Edited by Ruth Towse and Christian Handke
Chapter 18: Copyright law and royalty contracts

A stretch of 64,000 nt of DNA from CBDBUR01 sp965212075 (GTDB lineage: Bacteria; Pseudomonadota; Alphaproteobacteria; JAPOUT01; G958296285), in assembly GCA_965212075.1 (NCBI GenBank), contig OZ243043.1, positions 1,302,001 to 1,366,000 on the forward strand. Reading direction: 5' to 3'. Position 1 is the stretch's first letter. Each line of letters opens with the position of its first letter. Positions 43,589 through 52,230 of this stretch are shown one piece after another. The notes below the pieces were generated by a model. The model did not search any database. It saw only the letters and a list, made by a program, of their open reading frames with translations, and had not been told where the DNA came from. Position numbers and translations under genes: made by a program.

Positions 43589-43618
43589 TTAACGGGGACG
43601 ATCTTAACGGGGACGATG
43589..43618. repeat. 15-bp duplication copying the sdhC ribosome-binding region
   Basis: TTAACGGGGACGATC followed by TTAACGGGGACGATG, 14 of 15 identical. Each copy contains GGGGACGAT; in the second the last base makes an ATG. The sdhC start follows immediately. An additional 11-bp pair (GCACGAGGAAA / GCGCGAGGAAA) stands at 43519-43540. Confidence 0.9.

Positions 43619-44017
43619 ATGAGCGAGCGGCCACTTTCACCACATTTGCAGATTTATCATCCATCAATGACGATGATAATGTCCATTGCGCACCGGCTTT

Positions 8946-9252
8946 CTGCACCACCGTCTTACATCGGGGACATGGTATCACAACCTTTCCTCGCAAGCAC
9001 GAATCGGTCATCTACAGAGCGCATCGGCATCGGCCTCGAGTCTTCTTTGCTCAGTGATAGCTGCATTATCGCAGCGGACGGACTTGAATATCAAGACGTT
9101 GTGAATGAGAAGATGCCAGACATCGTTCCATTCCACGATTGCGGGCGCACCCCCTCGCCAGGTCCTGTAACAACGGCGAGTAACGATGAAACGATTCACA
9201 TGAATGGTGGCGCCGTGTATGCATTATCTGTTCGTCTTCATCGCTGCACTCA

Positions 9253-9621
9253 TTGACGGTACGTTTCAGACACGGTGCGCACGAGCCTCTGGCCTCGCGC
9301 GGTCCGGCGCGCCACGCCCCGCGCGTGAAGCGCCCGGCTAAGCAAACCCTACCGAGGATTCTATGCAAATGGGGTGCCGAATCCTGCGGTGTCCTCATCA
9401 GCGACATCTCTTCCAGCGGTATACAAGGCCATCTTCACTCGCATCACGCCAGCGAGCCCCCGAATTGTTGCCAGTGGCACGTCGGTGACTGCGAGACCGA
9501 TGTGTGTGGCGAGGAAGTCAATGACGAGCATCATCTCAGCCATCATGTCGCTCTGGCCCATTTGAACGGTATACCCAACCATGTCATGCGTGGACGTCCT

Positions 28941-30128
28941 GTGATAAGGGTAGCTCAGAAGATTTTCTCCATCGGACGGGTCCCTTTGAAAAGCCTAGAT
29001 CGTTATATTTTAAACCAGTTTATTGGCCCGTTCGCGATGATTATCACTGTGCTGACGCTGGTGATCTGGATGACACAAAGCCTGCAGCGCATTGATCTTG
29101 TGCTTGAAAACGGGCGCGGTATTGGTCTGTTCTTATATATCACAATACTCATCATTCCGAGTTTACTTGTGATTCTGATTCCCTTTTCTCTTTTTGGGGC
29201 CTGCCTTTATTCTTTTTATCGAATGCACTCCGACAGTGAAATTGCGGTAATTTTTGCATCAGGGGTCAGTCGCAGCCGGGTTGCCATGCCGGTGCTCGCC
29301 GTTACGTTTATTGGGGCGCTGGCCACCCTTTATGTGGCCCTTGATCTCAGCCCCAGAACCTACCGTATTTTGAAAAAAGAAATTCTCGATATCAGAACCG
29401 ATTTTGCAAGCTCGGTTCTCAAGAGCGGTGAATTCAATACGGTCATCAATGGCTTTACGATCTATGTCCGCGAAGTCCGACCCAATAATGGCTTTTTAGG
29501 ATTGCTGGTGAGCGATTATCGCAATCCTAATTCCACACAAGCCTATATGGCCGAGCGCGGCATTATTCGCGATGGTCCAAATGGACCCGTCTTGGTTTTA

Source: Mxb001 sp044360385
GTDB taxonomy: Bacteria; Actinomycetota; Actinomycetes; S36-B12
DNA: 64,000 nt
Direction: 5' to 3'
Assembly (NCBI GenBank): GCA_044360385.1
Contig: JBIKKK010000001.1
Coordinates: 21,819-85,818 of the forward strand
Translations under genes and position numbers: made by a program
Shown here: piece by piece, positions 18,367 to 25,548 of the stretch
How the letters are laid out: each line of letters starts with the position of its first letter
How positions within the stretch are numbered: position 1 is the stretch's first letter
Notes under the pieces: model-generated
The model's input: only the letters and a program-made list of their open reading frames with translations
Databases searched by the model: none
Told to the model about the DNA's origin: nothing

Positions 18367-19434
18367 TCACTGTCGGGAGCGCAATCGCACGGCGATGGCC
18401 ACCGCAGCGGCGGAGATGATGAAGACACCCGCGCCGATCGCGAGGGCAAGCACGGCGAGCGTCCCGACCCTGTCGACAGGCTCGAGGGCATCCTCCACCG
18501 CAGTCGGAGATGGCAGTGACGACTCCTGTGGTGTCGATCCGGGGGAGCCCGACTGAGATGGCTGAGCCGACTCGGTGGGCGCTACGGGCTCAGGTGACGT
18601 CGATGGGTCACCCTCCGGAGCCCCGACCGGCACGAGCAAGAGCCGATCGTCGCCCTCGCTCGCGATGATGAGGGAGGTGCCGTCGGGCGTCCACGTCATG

Economic theory, and microeconomics in particular, has a strong tradition of studying incentive based decision making. In turn, one of the principal mechanisms used to give incentives to decision makers is a contract. Above all, a contract is a means under which one economic agent can give incentives to another in order that the second of the two parties carries out the decisions that best suit the first. Contracts serve more than one fundamental purpose. Nevertheless, their principle function is that they allow for the participants to add value by specialization and the gains from trade, and they allow for that additional value to be shared, that is, for the contracting parties to be compensated for their efforts. When two parties (say an author and an intermediary) decide to enter into a contract, it is because they recognize that by cooperating together additional wealth is created. This additional wealth is the result of specialization, and is the difference between what can be charged to the next agent in the value chain (perhaps retailers, perhaps direct consumers) when the intermediary is present and what could be charged at that point without the intermediary. The contract is the mechanism that allocates that additional wealth between the two parties whose cooperation created it.
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